A 2009 report by Congress' Government Accountability Office said costs of federal fencing work to keep out people on foot ranged from $400,000 to $15.1 million per mile, while costs for vehicle barriers ranged from $200,000 to $1.8 million. Costs varied by such things as types of fencing geography, land costs and labor expenses, the report said.
Brewer signed the Arizona fence bill on April 28, and it will take effect with most other new state laws on July 20.
It took the bill about 2½ months to land on her desk, easily winning approval on party-line votes during a legislative session dominated by budget-balancing work
During committee hearings and floor debates, Republicans said the state has a legal and moral obligation to take action because the federal government hasn't done enough to secure the border.
"My constituents want this thing fixed and fixed once and for all, and we're going to do it," Republican Sen. Al Melvin of Tucson said during a February committee hearing. "People should not be dying in the desert."
Democrats questioned the project's feasibility and called it a feel-good distraction from pressing for more comprehensive action on border and immigration issues.
"If we are here to pass symbolic legislation and not really address border security, SB1406 does the job. But people don't benefit from symbolic legislation," Democratic Rep. Catherine Miranda of Phoenix said April 18 House vote.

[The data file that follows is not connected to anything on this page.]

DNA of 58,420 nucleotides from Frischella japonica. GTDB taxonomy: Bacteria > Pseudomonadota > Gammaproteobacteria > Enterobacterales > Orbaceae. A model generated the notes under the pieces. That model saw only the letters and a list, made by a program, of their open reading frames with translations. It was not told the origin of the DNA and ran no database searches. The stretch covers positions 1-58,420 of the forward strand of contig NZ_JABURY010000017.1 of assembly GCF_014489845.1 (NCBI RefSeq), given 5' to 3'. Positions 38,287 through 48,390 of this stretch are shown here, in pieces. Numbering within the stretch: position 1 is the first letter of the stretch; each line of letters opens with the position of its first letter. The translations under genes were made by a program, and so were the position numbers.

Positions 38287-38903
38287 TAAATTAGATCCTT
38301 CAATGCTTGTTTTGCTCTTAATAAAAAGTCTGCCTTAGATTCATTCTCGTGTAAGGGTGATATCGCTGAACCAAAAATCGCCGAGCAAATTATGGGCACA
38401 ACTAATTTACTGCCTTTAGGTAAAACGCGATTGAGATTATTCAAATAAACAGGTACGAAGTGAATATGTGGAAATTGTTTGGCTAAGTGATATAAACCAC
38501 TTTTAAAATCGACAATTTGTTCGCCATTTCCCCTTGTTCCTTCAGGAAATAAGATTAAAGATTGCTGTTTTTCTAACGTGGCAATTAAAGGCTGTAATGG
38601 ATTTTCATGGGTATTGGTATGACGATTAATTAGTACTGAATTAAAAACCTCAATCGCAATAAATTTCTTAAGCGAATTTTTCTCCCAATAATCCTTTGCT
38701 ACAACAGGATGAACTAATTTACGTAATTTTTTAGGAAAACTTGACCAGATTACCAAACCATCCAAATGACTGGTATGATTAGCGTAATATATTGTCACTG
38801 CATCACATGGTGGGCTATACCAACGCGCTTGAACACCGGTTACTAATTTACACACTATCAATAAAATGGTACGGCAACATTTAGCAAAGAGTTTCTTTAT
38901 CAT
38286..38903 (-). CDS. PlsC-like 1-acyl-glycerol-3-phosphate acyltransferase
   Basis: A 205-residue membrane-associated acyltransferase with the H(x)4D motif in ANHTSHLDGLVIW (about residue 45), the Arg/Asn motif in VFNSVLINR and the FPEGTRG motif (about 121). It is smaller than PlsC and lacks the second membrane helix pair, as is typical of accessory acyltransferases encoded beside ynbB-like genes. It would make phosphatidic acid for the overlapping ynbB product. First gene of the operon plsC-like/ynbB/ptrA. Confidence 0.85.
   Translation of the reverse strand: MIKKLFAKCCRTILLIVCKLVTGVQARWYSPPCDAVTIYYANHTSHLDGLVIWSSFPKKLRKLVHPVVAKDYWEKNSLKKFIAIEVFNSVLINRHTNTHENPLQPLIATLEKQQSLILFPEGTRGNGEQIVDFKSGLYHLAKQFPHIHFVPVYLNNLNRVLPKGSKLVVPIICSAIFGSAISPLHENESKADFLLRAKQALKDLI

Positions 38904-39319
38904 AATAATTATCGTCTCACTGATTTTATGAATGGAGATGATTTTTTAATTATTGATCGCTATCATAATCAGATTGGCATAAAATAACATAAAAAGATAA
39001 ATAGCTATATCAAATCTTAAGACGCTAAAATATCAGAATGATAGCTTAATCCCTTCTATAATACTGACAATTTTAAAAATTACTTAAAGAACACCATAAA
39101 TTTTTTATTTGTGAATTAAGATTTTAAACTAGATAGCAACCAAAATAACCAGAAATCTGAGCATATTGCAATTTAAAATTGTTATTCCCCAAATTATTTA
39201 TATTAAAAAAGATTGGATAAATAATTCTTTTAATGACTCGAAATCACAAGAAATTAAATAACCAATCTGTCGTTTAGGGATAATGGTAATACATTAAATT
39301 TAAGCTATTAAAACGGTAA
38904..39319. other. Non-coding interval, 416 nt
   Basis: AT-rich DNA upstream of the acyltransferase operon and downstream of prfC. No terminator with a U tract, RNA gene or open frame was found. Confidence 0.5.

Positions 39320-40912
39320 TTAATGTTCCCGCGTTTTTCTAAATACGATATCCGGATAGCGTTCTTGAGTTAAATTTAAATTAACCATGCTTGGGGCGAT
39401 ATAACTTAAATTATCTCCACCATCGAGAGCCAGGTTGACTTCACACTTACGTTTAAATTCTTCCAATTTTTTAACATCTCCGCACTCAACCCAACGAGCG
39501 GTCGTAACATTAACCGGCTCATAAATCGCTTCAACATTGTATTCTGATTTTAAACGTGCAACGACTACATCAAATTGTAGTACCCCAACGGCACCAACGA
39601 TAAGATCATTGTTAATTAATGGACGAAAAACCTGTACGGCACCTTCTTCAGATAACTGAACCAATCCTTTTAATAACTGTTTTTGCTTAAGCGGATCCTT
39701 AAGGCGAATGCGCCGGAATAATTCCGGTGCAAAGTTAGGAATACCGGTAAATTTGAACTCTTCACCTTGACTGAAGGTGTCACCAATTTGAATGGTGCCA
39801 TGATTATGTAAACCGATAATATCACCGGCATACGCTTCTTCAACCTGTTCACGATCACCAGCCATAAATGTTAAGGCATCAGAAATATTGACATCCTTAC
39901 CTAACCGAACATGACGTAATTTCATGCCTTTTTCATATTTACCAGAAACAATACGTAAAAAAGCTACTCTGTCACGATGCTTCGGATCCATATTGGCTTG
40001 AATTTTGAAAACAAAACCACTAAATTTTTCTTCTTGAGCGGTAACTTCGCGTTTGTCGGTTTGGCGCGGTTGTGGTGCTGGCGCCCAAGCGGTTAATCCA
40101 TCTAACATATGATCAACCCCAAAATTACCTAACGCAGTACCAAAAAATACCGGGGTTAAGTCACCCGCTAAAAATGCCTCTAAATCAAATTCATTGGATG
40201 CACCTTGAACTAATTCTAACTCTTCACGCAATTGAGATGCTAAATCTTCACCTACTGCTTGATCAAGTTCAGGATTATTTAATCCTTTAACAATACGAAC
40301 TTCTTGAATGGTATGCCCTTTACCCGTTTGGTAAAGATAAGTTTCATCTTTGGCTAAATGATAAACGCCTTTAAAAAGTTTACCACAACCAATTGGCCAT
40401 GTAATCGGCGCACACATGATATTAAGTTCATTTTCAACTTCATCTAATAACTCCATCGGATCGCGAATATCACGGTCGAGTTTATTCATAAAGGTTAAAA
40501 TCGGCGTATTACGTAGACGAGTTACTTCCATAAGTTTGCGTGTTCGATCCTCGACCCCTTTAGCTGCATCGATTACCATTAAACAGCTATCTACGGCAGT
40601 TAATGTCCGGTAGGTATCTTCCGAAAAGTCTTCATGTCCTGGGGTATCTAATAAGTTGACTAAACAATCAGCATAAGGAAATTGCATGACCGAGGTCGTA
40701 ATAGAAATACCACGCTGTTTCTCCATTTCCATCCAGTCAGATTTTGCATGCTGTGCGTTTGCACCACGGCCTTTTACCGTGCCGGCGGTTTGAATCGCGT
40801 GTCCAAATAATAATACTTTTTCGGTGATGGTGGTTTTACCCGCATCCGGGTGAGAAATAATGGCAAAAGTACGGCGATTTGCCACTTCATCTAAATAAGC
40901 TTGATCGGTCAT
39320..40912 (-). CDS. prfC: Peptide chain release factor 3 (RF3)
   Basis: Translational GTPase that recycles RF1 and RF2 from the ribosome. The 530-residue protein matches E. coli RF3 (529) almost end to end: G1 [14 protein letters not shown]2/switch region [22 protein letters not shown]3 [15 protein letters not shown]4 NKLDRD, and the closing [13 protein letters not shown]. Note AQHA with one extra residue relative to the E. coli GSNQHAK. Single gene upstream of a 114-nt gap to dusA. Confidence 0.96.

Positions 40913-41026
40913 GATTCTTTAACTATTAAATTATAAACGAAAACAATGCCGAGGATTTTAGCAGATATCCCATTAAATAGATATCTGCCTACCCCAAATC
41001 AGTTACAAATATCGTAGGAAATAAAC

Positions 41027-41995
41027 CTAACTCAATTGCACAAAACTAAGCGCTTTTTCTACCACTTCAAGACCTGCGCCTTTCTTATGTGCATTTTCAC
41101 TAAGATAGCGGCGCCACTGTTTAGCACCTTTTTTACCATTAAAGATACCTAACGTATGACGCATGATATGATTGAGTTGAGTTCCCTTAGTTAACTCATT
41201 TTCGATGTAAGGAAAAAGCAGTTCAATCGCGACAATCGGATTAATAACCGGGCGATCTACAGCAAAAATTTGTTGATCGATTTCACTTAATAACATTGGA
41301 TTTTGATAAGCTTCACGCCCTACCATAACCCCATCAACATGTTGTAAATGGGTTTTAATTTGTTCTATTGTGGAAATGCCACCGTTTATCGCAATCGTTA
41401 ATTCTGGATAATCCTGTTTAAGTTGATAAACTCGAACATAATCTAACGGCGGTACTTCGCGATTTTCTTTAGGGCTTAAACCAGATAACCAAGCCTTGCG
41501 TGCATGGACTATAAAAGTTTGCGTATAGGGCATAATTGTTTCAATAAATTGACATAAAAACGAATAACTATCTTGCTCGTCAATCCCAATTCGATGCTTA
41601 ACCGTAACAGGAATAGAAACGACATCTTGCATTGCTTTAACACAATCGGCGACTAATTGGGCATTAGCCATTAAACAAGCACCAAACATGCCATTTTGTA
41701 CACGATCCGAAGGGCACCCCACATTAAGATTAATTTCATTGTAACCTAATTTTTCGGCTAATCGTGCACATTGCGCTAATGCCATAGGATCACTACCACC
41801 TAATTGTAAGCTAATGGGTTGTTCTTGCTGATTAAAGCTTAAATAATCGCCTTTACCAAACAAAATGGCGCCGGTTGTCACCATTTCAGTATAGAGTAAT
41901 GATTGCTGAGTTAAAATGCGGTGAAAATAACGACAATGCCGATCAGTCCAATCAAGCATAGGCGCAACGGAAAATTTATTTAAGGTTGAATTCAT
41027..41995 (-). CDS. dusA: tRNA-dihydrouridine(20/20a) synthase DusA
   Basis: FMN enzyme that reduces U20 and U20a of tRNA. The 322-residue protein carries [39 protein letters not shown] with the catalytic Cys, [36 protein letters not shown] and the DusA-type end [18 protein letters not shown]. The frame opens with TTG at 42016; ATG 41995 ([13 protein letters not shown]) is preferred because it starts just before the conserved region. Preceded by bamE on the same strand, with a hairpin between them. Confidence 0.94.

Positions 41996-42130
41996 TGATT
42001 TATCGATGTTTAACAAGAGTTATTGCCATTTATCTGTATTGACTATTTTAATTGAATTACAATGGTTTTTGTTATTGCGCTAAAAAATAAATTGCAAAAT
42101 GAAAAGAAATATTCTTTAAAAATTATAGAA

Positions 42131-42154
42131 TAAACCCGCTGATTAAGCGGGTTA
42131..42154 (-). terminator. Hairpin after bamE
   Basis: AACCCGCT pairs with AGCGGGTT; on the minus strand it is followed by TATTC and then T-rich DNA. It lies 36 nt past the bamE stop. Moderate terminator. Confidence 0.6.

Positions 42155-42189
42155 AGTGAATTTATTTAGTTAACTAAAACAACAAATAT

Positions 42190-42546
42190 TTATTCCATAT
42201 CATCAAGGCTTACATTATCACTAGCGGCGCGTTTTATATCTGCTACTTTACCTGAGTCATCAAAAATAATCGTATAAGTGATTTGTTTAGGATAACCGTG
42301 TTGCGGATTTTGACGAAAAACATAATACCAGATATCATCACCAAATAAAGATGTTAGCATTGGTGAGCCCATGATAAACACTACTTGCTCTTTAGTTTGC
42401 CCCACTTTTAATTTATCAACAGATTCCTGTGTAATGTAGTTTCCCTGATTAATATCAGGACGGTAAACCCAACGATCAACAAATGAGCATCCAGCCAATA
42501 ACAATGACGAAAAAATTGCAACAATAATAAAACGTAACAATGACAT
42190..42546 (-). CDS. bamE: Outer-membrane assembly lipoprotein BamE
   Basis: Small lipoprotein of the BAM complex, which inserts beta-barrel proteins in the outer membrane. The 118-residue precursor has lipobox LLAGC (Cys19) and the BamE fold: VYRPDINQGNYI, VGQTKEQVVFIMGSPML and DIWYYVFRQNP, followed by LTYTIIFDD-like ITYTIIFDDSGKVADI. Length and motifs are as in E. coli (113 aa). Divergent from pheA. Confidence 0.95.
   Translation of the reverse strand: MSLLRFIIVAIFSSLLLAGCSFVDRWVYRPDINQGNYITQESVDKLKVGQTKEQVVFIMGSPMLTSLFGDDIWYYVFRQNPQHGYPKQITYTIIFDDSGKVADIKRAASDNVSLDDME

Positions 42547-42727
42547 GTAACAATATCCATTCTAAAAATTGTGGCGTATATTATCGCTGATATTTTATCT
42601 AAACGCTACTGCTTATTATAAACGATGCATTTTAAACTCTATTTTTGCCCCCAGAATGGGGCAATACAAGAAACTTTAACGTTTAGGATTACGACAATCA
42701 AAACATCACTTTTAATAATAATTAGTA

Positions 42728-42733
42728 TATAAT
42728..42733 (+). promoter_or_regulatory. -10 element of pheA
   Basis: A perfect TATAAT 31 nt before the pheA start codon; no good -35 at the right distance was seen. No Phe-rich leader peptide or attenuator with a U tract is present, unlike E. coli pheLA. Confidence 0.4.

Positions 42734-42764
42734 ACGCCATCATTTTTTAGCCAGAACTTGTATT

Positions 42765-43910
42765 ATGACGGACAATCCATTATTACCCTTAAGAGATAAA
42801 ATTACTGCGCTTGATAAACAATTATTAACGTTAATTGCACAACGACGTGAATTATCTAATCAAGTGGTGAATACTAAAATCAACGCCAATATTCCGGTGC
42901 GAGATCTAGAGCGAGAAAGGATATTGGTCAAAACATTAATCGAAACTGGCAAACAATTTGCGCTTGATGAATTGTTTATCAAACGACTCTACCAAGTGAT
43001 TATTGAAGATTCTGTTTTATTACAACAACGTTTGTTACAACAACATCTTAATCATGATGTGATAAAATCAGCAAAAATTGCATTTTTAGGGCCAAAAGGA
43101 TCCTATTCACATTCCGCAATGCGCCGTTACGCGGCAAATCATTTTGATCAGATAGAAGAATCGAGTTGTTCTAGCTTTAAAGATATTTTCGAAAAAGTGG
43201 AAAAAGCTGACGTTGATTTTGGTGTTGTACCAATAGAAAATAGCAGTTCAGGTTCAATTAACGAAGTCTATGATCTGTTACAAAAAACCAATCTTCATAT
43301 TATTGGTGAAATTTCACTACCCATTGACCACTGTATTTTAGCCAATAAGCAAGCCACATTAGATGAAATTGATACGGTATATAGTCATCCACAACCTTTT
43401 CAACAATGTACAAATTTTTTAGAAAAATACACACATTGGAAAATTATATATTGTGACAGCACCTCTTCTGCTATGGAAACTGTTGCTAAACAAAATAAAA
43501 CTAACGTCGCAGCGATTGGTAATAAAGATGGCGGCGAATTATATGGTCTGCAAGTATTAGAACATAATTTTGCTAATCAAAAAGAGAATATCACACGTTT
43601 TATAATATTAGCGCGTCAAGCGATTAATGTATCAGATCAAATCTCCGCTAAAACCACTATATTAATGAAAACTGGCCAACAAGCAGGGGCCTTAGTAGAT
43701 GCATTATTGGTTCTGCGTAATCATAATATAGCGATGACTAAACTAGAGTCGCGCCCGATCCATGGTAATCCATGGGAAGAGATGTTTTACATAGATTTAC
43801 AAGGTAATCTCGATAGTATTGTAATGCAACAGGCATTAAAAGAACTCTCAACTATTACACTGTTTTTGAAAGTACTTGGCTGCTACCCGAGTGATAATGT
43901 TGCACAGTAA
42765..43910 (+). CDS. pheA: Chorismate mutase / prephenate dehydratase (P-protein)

Under the bill, the border fencing work could be done either in conjunction with other border states or by Arizona alone.
Smith said the committee will consider where to build the fence and what kind of fence is needed.
But the eventual choice could be like double- and triple-fence barriers already installed along the border in Yuma County in southwestern Arizona because they appear to block crossings, he said.
Any type of fence would require approval of landowners, but Smith said he expects that to be forthcoming from the state and private land owners, including ranchers who have complained of break-ins and other trouble associated with smugglers and illegal crossings.
Individual ranchers likely will cooperate with the state fencing project, just as they have done with federal officials on placing helipads, watering stations and communications equipment to help officers patrolling the border, an Arizona Cattle Growers Association official said.
However, the 1,100-member association didn't take a position on the fence bill, said Executive Director Patrick Bray.
"We certainly appreciate the efforts put into this legislation, however the funding is a huge question. It's an empty solution because we don't know where the money is going to come from."
Bray added: "We want to stay focused on the overall border security issue. At this point we are looking for a more comprehensive security approach rather than this pieces that might come to fruition."
- Many Mormon missionaries who return home...
- Better than a raise: The smallest thing you...
- Storm along East Coast dumps snow, snarls...
- 50 things you might not know about 15 of your...
- Amish school shooter's kin: Horror, then healing
- Health care debate about presidential trust,...
- The American Dream is still alive for 20...
- Nelson Mandela's faith made him a worldwide...
- Many Mormon missionaries who return... 117
- Judge orders Colo. cake-maker to serve... 115
- Utahns react to death of Nelson Mandela 27
- Space and religion: How believers view... 23
- Obama administration will allow green... 17
- Expelling Santa from school? Holiday... 17
- 'Sound of Music' alive for 18.5 million... 13
- Health care debate about presidential... 13